They are people of hope… That is, the two peoples (the Japanese Americans of the Poston Community Alliance and the Colorado River Indian Tribes) are manifestations of hope. Brought together by the respective injustices that were done to them and the hardships they have endured, these people work together out of a countenance of abiding hope.
[Densho Digital Archive]
They have a vision. Out in the middle of the desert, near the Arizona/California border, in an area unknown to most, they will build a historical site that will commemorate the imposition of the Camp upon the Indian Tribes, and the imprisonment within the WRA Camp of Americans of Japanese descent.
“The Poston Community Alliance strives to achieve the following:
- Restore existing historic structures located at the Poston Camp I Elementary School Site, now a National Historic Landmark.
- Build an interpretive center and museum.
- Create a multicultural village to tell the stories of the incarcerated Japanese Americans and the Native Americans who shared a desert home during World War II.
- Provide educational materials, including media arts projects, to inform the public of the Japanese American incarceration.”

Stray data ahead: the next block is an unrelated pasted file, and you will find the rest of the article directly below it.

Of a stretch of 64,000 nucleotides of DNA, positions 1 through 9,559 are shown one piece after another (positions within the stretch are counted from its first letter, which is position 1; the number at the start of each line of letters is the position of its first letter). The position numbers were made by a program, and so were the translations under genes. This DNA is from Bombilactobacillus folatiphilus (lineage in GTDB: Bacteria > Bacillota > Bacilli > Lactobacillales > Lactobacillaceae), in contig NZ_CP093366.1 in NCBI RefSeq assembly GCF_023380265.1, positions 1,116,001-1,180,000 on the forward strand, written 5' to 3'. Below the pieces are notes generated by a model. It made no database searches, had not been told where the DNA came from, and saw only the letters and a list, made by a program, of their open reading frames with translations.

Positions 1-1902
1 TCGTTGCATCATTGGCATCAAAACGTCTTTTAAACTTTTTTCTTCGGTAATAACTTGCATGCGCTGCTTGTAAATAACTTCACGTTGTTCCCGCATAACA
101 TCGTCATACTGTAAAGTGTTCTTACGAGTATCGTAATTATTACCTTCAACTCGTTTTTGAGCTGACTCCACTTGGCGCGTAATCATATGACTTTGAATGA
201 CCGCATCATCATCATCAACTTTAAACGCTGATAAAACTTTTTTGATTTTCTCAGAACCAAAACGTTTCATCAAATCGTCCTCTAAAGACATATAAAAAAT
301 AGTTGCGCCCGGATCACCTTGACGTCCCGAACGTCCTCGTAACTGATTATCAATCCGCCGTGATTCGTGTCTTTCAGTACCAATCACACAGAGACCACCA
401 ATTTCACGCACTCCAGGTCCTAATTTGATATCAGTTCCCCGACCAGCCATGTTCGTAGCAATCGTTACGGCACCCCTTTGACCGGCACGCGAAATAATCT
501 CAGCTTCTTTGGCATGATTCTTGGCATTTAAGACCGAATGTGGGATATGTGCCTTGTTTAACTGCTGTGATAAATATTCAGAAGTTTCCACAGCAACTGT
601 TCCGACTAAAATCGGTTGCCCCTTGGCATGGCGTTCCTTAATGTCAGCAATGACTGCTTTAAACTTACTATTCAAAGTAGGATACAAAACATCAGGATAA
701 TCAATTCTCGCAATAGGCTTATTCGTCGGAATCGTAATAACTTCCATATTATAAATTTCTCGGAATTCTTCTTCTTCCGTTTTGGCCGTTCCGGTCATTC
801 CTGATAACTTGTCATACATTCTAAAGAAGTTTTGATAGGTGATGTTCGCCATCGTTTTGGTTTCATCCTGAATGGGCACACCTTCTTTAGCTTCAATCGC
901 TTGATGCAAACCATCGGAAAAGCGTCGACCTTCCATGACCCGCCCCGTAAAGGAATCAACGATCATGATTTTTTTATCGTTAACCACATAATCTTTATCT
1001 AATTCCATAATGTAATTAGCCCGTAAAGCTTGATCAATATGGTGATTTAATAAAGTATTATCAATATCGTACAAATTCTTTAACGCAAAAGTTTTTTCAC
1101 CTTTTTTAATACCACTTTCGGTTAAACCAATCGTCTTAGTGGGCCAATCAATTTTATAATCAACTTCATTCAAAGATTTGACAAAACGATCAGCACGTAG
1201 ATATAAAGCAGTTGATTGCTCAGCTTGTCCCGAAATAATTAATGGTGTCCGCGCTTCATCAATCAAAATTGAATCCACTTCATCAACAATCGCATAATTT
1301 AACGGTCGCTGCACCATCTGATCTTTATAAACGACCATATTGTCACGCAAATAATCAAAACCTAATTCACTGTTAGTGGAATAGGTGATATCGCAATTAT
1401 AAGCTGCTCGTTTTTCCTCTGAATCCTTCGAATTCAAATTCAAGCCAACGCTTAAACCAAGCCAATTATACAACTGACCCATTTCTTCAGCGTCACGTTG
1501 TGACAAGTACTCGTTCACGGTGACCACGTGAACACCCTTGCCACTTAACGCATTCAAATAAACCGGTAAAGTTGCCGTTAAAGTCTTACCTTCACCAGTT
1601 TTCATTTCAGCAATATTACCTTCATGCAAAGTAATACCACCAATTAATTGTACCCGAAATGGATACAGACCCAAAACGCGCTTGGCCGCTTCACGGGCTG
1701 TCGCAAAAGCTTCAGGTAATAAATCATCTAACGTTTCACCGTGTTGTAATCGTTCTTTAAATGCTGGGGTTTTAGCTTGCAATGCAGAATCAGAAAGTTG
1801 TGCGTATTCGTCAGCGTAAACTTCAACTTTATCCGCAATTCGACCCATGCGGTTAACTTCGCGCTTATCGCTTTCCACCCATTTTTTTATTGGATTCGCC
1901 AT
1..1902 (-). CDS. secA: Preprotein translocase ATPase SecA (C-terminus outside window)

[Poston Community Alliance Website]
They have a place in which to carry out their vision. Here, they will teach visitors what happened, how it came to be, what the Constitutional violations were, how people suffered and endured and built a new life, and why it must never happen again.
That place is fenced and protected so they can do their work…
Perhaps the most ambitious job will be to somehow preserve the ruins of the Camp 1 Elementary School Auditorium.
Restoring the barracks will show how people lived, in the midst of their captivity.
People will come to the new Visitors Center (to be created in the restoration of this former classroom building) to learn about Poston.
Most important, they have each other… The Poston Community Alliance and the Colorado River Indian Tribes have each other as partners. That partnership is fueled by solidarity of experience, by obvious mutual respect, by dignity, and by tenacity. I am certain that they will succeed in their efforts together.
Thanks for coming along on this journey. Next stop, in a few weeks, will be the WRA Camp Minidoka.
Grace and peace to you,